I guess we could keep arguing either way. Certainly the CIA has the history of doing nasty things. But did they do this particular nasty thing? I’d just like to see some piece of evidence.

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Posted: 15 March 2010 04:15 AM   [ Ignore ]   [ # 17 ]
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Peter - 15 March 2010 03:48 AM
LaMa - 14 March 2010 04:34 PM
Peter - 13 March 2010 10:24 PM

I think what makes it “smell fishy” to me is the legal and security implications.

I know the CIA has done some bizarre things in the past but I would’ve thought doing such things to citizens in another country would bring on more risk in terms of legality and diplomatic relations if somebody caught them doing it. Is that a risk they would’ve been prepared to take?

Plus think of the extra effort needed for security. I mean this is a whole town we are talking about and in a foreign country. Surely somebody could’ve been suspicious of what the contamination was.

Plus France is a friendly nation and at the time of the Cold War I would’ve thought the US Government would be keen not to take any unnecessary risks that might offend friendly countries. So if the CIA really was interested in conducting such experiments I would’ve thought they wouldn’t involve citizens of other countries, much less in the foreign countries themselves.

Having said that I’m still open to any evidence if it can be found. But I admit I’m feeling sceptical about it.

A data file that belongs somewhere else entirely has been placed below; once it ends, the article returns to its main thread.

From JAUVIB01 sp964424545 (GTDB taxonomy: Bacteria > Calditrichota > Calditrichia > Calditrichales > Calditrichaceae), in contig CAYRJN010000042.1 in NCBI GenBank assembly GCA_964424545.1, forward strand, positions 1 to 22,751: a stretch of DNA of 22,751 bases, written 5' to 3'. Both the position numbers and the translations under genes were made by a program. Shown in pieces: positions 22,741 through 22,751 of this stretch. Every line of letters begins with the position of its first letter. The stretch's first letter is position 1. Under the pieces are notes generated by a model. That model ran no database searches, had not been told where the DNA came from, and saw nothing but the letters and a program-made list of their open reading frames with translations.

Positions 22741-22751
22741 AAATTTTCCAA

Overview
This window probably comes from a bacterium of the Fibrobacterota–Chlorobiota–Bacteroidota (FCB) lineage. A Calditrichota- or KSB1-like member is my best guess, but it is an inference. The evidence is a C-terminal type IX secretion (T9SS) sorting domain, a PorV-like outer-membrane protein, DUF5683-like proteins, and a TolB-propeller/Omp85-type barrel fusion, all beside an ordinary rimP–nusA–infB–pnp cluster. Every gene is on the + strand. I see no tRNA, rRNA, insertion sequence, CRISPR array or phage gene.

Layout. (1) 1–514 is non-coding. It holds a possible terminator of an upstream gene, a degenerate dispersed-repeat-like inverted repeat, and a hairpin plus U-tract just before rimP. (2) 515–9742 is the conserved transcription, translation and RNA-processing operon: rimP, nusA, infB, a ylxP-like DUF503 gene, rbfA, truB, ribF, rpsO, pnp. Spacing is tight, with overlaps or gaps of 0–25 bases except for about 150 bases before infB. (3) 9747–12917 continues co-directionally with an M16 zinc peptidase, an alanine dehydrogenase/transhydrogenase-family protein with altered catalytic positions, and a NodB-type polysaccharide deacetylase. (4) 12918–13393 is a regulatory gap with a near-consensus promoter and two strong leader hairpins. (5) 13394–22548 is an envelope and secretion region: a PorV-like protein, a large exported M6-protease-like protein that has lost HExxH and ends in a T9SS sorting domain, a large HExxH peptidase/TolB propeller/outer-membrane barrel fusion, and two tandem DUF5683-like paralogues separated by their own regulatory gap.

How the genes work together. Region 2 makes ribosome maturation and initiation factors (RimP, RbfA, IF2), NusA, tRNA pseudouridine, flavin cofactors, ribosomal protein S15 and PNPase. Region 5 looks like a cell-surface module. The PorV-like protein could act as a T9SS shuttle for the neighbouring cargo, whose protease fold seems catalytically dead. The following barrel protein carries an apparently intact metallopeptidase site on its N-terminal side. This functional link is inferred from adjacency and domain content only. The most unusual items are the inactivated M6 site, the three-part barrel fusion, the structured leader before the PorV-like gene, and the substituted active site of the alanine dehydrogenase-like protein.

Remember that recently the CIA set up secret prisons/torture centres in foreign countries.

One reason for the CIA to use France might well be that any press coverage of strange incidents wouldn’t reach the US public that way.

France wasn’t really an ally anyway. They were not part of NATO for example.

I hear what you say. The CIA certainly has done some horrible things in the past. I still shudder to think about that poor kitty that was transformed into a living electronic eaves dropping device.

I guess we could keep arguing either way. Certainly the CIA has the history of doing nasty things. But did they do this particular nasty thing? I’d just like to see some piece of evidence.

The problem with this kind of black ops is that they don’t leave (publicly available) evidence. Even within the Agency itself these kind of things are only known at a “need to know” basis. Definite information only becomes available when it is declassified: and some things never get declassified, certainly if it is stuff that can raise issues.

That makes assessment of these kind of things very problematic. It often hinges at accepting (or not) anonymous sources.